The other group that I see with tendon overload and overtraining is the amateur triathlete and in particular the ironman group. A combination of increasing training load too quickly and swim technique problems can lead to pain and injury in the rotator cuff. The typical pattern that I see is that the swimmer develops rotator cuff related shoulder pain and is unable to swim meaningful distances without pain. They then rest and the pain settles down but when they try to build up their swim mileage again, the pain comes back. They then may try adjunctive therapies like manual therapy, massage or dry needling. These can provide symptomatic relief but because they do not address the load capacity of the tendons (with specific strengthening exercises), the pain usually returns when the swimmer tries to build up the mileage again.

4) Lack of training variability

Most swimmers concentrate almost all of their training on swimming. Even if they include technique sessions, endurance sessions, intervals and sprints, this still represents a lack of training variability. If we look at the research for running, the way to improve running efficiency is to include at least two strength training and plyometric sessions per week in the training programme. It is rare for me to see a swimmer or triathlete who does any meaningful heavy resistance training or upper limb plyometric drills. In my experience, these are absolutely key in improving stroke economy and tendon load capacity and therefore reducing injury. One triathlete patient recently told me that she was amazed that even mid-way through our rehabilitation programme (which included rotator cuff strengthening and plyometric drills), she discovered that when she started building up her swimming by doing very easy sessions, her slowest pace was now faster than her usual race- pace.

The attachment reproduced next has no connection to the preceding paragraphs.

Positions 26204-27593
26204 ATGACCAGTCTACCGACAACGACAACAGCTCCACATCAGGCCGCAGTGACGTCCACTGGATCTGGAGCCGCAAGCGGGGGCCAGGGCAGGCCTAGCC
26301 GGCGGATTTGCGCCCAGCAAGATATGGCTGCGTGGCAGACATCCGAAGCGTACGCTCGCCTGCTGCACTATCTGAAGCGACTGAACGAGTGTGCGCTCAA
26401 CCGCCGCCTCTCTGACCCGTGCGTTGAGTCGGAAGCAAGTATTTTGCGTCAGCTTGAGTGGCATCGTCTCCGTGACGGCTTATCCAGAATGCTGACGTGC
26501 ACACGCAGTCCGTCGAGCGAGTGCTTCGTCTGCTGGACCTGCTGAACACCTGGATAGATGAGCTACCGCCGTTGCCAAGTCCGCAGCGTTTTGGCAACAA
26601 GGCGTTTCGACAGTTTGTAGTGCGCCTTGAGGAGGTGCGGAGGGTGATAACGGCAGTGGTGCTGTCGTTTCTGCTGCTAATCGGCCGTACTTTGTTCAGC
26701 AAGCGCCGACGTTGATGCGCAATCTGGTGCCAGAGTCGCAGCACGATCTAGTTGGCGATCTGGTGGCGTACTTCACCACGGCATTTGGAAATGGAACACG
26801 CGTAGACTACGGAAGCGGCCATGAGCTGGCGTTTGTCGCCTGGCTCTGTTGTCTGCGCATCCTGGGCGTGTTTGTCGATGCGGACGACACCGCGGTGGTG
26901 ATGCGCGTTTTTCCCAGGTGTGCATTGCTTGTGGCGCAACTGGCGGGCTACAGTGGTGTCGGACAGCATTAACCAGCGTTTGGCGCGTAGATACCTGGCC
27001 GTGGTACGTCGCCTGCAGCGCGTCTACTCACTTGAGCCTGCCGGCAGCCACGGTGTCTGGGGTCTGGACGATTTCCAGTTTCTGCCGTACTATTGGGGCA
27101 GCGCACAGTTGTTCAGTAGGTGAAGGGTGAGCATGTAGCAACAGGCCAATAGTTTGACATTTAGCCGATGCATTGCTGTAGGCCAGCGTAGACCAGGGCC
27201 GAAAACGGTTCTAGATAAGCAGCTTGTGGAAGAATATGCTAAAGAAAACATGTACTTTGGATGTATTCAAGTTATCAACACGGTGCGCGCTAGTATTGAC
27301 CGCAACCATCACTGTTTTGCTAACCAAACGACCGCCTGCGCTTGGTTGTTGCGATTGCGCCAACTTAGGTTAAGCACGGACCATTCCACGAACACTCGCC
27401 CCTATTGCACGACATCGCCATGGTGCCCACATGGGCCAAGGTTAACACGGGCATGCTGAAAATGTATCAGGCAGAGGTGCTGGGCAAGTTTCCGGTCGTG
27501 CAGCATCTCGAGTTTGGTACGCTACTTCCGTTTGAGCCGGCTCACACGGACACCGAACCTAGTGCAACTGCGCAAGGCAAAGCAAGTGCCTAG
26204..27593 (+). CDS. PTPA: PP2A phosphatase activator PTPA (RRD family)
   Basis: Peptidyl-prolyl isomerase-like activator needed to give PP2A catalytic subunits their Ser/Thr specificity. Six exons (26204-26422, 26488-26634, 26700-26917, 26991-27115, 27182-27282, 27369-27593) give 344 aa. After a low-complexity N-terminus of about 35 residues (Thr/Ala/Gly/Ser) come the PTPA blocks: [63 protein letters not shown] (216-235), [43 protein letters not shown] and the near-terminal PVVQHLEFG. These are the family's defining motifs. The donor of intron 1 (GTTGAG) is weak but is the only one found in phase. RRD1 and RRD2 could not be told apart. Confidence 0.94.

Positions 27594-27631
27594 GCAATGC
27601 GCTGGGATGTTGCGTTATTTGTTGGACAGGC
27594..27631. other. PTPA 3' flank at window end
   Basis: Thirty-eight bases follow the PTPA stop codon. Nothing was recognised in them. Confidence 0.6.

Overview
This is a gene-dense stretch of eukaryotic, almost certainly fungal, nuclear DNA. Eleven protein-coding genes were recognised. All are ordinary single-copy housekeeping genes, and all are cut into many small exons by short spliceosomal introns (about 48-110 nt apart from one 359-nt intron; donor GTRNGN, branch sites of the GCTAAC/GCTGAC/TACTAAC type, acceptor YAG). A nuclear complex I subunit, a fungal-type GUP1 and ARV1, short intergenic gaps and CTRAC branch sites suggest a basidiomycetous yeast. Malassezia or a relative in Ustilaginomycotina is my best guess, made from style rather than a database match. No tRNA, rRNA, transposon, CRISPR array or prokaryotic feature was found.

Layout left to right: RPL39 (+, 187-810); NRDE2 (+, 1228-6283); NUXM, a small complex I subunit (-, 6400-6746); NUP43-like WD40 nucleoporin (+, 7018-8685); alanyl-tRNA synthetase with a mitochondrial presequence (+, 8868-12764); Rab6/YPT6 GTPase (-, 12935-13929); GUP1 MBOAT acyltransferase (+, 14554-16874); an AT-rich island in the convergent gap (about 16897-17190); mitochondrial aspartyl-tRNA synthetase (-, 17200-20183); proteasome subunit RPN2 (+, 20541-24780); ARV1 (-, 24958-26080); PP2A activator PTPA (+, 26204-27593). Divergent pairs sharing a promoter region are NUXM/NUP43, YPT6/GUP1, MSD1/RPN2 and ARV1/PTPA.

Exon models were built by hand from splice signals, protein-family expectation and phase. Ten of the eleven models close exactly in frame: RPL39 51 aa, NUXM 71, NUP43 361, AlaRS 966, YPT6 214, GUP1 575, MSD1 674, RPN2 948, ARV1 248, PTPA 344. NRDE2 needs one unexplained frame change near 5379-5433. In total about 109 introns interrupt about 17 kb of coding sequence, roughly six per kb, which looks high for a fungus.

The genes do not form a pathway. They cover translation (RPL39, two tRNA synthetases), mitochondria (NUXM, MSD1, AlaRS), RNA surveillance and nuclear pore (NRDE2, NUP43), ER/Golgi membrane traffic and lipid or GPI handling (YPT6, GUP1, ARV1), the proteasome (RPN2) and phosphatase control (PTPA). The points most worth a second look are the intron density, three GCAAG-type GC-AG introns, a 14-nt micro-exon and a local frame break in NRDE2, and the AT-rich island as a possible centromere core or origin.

The Swim-fit programme was developed by Eoin based on the latest research evidence and his own clinical experience to address the key aspects of training essential in preventing and managing injury in swimmers.

Where is the Swim-fit programme held?

The exercise class is held in the exercise studio at Evidence-Based Therapy Centre on Fairgreen Road in Galway city centre.

Who is the swim-fit programme suitable for?

All regular swimmers of any level are welcome. However if you have current pain or injury, you may need to have individual physiotherapy assessment and rehabilitation prior to starting the class.

When is the programme held and how much does it cost?

The programme will start on Wednesday January 15th 2020 at 7:30pm and will run each Wednesday evening for eight weeks. All places must be reserved and paid in advance and enrolment will close on 20th December. Class numbers are kept small (to allow more individual attention) therefore it is important to book your place early to avoid missing out.

If there is sufficient demand, there may be a second class that runs in the mornings.

The cost of the entire eight sessions is €160. You will be required to complete a health screening questionnaire in advance of the programme. If any areas of concern arise from the questionnaire then you may need to have a telephone consultation with Eoin or may be required to attend for an assessment to determine if you are suitable for and will benefit from the programme. Some people with active pain or injury may need to have a short course of treatment to work up to the class.

How do I book?

To reserve a place on the programme, you can call Evidence-Based Therapy Centre on 091 727777 or get in touch via the contact page.